The South Korean army has announced another set of live military drills for Thursday. The ground and air firing exercises will take place at a firing range in Pocheon, some 20 kilometers away from the mainland border.
South Korea's commanders want to demonstrate their "solid military preparedness"
Just as the South Korean army announced more maneuvers for Thursday, the navy began a four-day exercise just off its eastern coast, some 100 kilometers away from the disputed sea border with the North.
Tension has been high on the peninsula since North Korea’s attack last month of the island of Yeonpyeong that killed four South Koreans, including two civilians.
"We will retaliate thoroughly if the North commits another provocative act like the shelling of Yeonpyeong," First Armored Battalion commander Choo Eun-Sik told South Korea’s Yonhap news agency.
Meanwhile, a senior South Korean military commander said that the drill on Thursday at the Pocheon range would "demonstrate our solid military preparedness."
North Korea shelled Yeonpyeong island near the disputed sea border last month
'No need to retaliate against every provocation'
On Monday, the South Korean navy carried out a live-fire drill on Yeonpyeong despite repeated warnings from the North that it would hit back, but Pyongyang issued a statement saying it "did not feel the need to retaliate against every despicable military provocation."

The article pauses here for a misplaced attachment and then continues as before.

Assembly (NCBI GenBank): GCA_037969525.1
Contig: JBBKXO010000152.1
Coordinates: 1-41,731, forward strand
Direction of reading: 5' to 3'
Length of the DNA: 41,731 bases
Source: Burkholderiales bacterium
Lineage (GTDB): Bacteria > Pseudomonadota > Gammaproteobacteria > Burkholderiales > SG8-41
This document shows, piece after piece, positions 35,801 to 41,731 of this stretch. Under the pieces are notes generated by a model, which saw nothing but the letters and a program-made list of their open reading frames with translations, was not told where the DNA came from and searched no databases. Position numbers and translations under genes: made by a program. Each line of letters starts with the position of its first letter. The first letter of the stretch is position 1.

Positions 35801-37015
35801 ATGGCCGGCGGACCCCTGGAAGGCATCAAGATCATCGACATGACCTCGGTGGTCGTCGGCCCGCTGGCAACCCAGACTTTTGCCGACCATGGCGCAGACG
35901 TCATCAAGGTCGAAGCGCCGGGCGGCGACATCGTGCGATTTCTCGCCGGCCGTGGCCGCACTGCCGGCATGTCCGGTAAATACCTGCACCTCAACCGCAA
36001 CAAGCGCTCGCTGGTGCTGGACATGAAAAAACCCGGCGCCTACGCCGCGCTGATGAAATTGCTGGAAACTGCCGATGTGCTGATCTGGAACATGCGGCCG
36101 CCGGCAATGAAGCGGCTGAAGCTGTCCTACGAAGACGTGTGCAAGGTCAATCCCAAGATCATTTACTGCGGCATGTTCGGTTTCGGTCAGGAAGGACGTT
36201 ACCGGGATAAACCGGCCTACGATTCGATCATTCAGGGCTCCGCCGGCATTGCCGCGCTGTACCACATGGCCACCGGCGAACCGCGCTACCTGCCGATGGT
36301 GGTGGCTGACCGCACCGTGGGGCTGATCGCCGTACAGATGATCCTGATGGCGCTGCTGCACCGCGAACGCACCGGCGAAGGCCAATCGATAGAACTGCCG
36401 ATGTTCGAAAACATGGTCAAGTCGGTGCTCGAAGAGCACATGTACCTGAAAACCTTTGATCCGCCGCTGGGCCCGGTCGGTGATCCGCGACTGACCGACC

Although Pyongyang's failure to retaliate triggered a brief sigh of relief in South Korea, there is still a strong sense of apprehension.
Skepticism about Pyongyang's sincerity
Neither Seoul nor Washington has reacted positively to apparent overtures by Pyongyang. US troubleshooter Bill Richardson said on Monday that the North had agreed to allow international nuclear inspectors back in the country, but these reports were not confirmed.
South Korean marines stand guard on Yeonpyeong island
US President Barack Obama's spokesman Robert Gibbs also expressed doubts that North Korea wanted to come back to the negotiating table for denuclearization talks.
"We're not going to get a table and a room and have six-party talks just for the feel-good notion of having six-party talks,” Gibbs said. "When and if the North Koreans are ever serious about living up to their obligations, then we can think about restarting six-party talks."
Author: Anne Thomas (AFP, dpa, Reuters)
Editor: Thomas Baerthlein